Sony claimed the rootkit didn’t phone home when it did. On Nov. 4, Thomas Hesse, Sony BMG’s president of global digital business, demonstrated the company’s disdain for its customers when he said, “Most people don’t even know what a rootkit is, so why should they care about it?” in an NPR interview. Even Sony’s apology only admits that its rootkit “includes a feature that may make a user’s computer susceptible to a virus written specifically to target the software.”

However, imperious corporate behavior is not the real story either.

This drama is also about incompetence. Sony’s latest rootkit-removal tool actually leaves a gaping vulnerability. And Sony’s rootkit — designed to stop copyright infringement — itself may have infringed on copyright. As amazing as it might seem, the code seems to include an open-source MP3 encoder in violation of that library’s license agreement. But even that is not the real story.

It’s an epic of class-action lawsuits in California and elsewhere, and the focus of criminal investigations. The rootkit has even been found on computers run by the Department of Defense, to the Department of Homeland Security’s displeasure. While Sony could be prosecuted under U.S. cybercrime law, no one thinks it will be. And lawsuits are never the whole story.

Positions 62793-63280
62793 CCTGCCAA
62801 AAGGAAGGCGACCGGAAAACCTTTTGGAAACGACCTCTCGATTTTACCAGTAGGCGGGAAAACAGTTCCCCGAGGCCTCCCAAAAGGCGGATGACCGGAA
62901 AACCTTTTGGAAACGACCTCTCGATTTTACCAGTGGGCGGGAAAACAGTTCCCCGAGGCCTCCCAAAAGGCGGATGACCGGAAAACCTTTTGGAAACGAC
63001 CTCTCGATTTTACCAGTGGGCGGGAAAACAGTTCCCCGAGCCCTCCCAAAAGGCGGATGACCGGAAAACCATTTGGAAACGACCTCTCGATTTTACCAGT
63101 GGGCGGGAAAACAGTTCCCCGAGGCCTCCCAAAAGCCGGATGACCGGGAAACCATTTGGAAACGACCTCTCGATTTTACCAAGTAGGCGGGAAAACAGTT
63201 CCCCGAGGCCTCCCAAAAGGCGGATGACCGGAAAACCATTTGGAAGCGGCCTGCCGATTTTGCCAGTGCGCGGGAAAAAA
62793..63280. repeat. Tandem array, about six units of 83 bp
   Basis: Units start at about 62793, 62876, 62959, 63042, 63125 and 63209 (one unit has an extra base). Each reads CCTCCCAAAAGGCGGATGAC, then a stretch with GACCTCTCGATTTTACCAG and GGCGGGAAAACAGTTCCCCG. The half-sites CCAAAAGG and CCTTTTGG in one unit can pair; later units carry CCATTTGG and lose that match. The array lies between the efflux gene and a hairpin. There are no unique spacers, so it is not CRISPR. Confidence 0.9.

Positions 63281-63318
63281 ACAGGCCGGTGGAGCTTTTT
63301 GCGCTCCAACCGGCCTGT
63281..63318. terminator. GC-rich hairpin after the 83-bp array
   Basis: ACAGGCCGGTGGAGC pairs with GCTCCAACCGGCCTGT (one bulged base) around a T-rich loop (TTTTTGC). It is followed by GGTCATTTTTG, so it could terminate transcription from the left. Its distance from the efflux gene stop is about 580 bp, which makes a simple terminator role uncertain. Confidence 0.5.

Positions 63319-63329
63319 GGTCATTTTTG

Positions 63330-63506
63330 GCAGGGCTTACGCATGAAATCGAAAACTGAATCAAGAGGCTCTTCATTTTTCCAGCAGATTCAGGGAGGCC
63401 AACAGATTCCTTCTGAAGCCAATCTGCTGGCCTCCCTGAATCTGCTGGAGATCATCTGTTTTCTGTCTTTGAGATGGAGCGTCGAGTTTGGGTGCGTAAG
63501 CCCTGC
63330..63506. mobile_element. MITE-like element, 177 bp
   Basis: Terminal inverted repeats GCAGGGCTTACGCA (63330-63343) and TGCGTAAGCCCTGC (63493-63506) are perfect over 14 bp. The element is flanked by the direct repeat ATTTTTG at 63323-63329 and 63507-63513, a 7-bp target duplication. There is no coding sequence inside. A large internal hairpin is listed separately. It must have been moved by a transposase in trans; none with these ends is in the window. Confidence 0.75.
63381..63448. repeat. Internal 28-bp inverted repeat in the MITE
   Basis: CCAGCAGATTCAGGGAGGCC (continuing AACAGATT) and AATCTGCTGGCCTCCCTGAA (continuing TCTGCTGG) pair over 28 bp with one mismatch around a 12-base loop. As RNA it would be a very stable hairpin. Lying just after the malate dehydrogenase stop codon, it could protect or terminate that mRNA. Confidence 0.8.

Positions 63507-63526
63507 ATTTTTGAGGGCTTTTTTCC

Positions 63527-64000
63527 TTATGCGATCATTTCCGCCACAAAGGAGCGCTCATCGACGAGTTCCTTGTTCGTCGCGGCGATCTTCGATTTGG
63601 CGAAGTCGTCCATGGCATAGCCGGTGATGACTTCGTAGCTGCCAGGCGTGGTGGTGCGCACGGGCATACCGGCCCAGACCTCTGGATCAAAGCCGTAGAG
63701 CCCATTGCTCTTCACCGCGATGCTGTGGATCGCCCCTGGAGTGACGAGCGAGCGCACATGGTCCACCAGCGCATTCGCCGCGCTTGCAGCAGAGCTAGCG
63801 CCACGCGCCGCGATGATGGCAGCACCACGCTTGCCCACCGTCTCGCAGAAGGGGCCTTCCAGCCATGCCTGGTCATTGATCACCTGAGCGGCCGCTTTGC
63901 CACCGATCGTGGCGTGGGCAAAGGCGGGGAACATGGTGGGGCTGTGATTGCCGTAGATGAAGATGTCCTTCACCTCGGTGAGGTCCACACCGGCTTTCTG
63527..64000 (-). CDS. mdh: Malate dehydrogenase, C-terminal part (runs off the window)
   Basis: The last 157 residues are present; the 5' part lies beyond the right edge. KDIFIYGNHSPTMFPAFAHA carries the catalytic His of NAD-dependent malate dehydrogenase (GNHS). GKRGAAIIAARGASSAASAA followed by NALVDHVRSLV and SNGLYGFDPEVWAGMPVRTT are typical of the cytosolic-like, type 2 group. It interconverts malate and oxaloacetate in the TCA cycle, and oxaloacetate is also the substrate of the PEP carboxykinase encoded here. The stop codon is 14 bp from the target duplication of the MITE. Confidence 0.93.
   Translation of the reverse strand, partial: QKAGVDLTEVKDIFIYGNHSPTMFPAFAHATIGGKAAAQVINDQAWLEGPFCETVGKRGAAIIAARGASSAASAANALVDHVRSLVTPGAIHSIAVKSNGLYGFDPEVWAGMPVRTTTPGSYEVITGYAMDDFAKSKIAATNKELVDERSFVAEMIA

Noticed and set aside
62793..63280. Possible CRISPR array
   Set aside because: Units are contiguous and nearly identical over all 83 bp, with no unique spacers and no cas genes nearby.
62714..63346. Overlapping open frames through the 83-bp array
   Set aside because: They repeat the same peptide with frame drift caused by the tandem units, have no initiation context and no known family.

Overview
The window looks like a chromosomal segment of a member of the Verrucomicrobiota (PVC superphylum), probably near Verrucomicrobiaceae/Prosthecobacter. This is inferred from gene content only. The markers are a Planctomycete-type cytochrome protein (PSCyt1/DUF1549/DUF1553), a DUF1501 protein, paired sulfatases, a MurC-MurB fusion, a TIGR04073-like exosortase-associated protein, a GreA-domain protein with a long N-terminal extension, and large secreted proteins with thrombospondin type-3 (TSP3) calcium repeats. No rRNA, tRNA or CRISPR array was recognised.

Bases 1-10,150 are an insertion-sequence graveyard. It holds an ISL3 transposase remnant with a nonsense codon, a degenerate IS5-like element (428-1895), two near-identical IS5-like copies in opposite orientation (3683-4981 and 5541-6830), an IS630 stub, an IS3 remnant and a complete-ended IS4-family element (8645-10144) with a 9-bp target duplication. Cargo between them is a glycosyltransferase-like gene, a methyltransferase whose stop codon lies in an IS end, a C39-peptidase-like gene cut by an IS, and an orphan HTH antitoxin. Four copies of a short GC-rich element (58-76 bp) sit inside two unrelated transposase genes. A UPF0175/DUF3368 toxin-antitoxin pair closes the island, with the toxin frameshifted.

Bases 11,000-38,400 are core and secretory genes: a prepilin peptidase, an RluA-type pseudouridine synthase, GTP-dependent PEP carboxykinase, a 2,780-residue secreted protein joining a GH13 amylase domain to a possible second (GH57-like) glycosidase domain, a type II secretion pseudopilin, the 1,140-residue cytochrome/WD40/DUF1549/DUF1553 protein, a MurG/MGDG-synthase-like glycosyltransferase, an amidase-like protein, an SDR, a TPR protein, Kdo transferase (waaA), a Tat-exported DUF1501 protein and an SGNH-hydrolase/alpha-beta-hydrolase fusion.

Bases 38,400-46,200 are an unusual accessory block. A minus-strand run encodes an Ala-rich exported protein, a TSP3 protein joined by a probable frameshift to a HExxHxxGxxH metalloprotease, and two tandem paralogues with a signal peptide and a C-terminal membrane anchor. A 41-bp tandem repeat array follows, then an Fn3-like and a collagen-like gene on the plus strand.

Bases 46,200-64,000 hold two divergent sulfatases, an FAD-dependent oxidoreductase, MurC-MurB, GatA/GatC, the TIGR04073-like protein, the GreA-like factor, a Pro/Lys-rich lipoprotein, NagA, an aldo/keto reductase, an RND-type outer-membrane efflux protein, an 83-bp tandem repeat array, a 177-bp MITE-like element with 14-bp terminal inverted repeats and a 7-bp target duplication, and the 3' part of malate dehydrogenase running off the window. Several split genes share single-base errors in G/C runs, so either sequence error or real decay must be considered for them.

This saga is full of weird twists. Some pointed out how this sort of software would degrade the reliability of Windows. Someone created malicious code that used the rootkit to hide itself. A hacker used the rootkit to avoid the spyware of a popular game. And there were even calls for a worldwide Sony boycott. After all, if you can’t trust Sony not to infect your computer when you buy its music CDs, can you trust it to sell you an uninfected computer in the first place? That’s a good question, but — again — not the real story.

It’s yet another situation where Macintosh users can watch, amused (well, mostly) from the sidelines, wondering why anyone still uses Microsoft Windows. But certainly, even that is not the real story.

The story to pay attention to here is the collusion between big media companies who try to control what we do on our computers and computer-security companies who are supposed to be protecting us.

Initial estimates are that more than half a million computers worldwide are infected with this Sony rootkit. Those are amazing infection numbers, making this one of the most serious internet epidemics of all time — on a par with worms like Blaster, Slammer, Code Red and Nimda.

What do you think of your antivirus company, the one that didn’t notice Sony’s rootkit as it infected half a million computers? And this isn’t one of those lightning-fast internet worms; this one has been spreading since mid-2004. Because it spread through infected CDs, not through internet connections, they didn’t notice? This is exactly the kind of thing we’re paying those companies to detect — especially because the rootkit was phoning home.